My Brilliant Friend

My Brilliant Friend Summary and Analysis of Childhood, 15-End of Section


Due to their strong academic performance, when Lila and Elena complete the fifth grade, the families of both girls are told that their daughters should continue their studies and advance to middle school. This academic progression was not necessarily taken for granted for the children of working-class families at this time. Elena's parents hesitate over the question of whether they will be able to afford the cost of middle school, but agree to allow her to take the required exams and see if she performs well. Lila's parents, on the other hand, refuse to allow their daughter to continue her studies, even after Lila's teacher pleads with them. Lila, nonetheless, plans to find a way to take the exams and continue her education.

In order to prepare for the examinations, Elena and Gigliola, who has also been selected, begin attending special study sessions at the home of one of the teachers. Lila, having not paid the instructional fee, does not attend these sessions, but insists she can study on her own and complete the examination. Her older brother, Rino, who she is close to, has been demanding a salary for the work he does at the family shoe store, and wants to use that money to pay for Lila's schooling. Meanwhile, the friendship between the two girls deepens as they read shared novels that they have purchased with the money from Don Achille. Lila even writes her own novel, called "The Blue Fairy." Elena takes it to her favorite teacher, Maestra Oliviero, expecting that Lila will be showered with praise, but the teacher is uninterested and increasingly aloof in her behavior towards Lila.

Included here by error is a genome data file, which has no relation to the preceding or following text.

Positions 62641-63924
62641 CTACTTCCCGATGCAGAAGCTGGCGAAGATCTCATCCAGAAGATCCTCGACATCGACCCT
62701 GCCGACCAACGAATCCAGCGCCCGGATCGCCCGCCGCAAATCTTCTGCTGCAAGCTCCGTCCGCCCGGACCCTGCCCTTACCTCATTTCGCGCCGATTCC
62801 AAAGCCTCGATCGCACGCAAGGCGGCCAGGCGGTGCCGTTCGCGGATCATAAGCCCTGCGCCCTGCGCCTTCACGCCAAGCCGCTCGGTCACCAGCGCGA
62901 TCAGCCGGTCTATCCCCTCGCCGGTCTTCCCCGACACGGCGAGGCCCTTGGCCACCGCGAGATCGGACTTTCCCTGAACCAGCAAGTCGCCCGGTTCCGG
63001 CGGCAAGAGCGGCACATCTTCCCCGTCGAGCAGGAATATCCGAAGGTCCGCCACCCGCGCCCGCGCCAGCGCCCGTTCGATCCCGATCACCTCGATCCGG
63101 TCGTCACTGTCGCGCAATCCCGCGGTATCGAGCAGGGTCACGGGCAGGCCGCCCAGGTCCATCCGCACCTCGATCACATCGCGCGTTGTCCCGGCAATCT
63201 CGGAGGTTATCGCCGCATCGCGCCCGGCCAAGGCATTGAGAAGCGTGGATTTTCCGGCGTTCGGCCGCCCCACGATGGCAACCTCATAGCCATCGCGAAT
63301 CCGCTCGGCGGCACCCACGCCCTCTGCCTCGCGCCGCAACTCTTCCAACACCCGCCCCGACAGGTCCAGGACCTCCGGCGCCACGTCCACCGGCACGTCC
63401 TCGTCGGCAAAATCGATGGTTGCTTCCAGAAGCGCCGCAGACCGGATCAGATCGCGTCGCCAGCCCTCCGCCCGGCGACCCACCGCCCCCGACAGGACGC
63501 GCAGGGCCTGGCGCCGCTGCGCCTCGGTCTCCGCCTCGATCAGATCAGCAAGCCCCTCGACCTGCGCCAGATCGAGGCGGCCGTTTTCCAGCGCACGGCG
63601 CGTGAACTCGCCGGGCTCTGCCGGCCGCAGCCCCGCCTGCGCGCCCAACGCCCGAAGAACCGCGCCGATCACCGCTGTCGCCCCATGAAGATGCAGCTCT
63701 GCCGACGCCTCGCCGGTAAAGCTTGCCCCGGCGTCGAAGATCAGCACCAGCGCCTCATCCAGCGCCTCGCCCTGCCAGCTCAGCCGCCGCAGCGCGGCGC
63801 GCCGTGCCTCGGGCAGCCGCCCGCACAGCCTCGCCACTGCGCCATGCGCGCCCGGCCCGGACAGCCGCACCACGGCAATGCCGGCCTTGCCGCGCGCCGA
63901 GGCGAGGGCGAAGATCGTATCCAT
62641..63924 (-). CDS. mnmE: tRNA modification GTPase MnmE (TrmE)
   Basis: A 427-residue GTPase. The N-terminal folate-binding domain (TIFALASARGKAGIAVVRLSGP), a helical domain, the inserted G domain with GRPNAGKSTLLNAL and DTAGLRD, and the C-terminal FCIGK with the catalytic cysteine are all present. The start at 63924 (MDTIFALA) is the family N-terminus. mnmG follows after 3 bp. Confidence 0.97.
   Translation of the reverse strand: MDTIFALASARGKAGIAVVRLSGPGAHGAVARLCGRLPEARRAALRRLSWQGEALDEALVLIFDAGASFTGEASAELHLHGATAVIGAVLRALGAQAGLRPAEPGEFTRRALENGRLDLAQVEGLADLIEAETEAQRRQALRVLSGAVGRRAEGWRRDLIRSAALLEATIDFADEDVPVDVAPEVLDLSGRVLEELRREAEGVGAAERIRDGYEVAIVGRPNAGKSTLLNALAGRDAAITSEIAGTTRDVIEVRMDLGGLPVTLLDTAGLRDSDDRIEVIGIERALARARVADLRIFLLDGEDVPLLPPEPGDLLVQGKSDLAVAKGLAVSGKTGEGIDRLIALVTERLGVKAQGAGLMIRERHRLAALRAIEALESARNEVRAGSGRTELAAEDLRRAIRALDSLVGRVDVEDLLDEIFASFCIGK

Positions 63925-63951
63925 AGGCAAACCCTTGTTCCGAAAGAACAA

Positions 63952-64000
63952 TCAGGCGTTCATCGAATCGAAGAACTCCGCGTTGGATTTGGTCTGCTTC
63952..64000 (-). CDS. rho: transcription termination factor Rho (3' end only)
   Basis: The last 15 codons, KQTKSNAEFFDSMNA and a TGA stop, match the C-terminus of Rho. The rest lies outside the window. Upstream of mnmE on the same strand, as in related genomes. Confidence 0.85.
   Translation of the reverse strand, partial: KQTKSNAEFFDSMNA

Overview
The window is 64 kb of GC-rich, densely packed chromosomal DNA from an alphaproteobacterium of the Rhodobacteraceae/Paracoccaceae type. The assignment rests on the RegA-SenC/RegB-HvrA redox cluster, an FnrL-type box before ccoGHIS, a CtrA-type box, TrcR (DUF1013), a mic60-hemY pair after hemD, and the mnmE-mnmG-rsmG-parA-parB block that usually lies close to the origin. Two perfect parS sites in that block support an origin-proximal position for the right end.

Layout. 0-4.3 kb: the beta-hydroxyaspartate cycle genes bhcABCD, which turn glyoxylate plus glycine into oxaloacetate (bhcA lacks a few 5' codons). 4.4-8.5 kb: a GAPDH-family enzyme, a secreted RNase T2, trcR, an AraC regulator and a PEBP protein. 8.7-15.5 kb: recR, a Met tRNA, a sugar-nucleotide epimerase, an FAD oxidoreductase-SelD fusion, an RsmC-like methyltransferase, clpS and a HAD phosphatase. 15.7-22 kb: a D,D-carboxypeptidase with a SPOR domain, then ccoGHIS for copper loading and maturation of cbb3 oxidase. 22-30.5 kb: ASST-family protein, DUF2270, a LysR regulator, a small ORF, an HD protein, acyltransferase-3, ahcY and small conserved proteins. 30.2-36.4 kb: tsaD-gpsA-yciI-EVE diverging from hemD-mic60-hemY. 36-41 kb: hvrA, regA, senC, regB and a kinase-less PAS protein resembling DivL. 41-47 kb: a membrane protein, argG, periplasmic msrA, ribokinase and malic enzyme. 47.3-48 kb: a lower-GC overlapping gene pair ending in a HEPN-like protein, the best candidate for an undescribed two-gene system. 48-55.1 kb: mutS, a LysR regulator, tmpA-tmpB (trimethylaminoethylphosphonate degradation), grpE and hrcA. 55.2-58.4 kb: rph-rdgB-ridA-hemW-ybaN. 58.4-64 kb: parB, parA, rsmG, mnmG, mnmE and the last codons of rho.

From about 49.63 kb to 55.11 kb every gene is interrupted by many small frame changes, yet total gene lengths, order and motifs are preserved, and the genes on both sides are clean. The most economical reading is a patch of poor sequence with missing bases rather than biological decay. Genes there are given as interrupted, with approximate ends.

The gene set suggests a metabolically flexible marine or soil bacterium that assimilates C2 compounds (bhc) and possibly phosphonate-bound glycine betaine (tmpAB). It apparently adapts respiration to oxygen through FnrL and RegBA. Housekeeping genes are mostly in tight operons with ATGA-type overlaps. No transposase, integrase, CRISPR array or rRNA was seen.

Shortly before the examinations that will allow the girls to pass elementary school, and in Elena's case, continue on to middle school, Lila persuades Elena to skip school for the day, and explore the city beyond the neighborhood. At first, Elena is reluctant to do so, but she ends up enjoying the adventure and is surprised when Lila cuts it short, insisting that they return home after a violent thunderstorm breaks out. When the girls return home, Elena's parents have noticed her absence, and beat her as punishment. Elena wonders if Lila was perhaps hoping to sabotage her attempts at continuing on to middle school. However, Elena achieves extremely high scores on the admissions exam. Lila receives slightly lower scores, and begins to spend a lot of time with Carmela, another neighborhood girl. Lila also becomes aggressive toward her family, resentful that they would not send her to middle school. One day, during an argument, her father breaks her arm. This violence roughly coincides with the murder of Don Achille, for which Signor Peluso (Carmen's father) is arrested.


This section makes it clear how much of a threat is posed to the girls by the violence and social conventions of the world around them. The murder of Don Achille moves what might be seen as fairly typical neighborly quarreling to a more extreme level. It also marks a kind of loss of innocence for Elena and Lila; while Don Achille was a threat, he was also a kind of fairy tale figure, who was most likely quite harmless under a menacing appearance. The actual violence is a much more direct and real threat.

On a more personal level, it is also made clear that Lila's family is directly abusive towards her. This reveals a juxtaposition in that, while Lila is extremely mentally strong and stubborn, she is physically fragile, and her father can easily dominate her when she tries to insist on her own way. The context for the quarrel also reveals another, subtler kind of violence: the erosion of her prospects for education and advancement. Given that they are working class, Lila's parents see no point in educating her, despite her precocious intelligence. The bitterness of their teacher shows her frustration with the way Lila's intelligence will be squandered.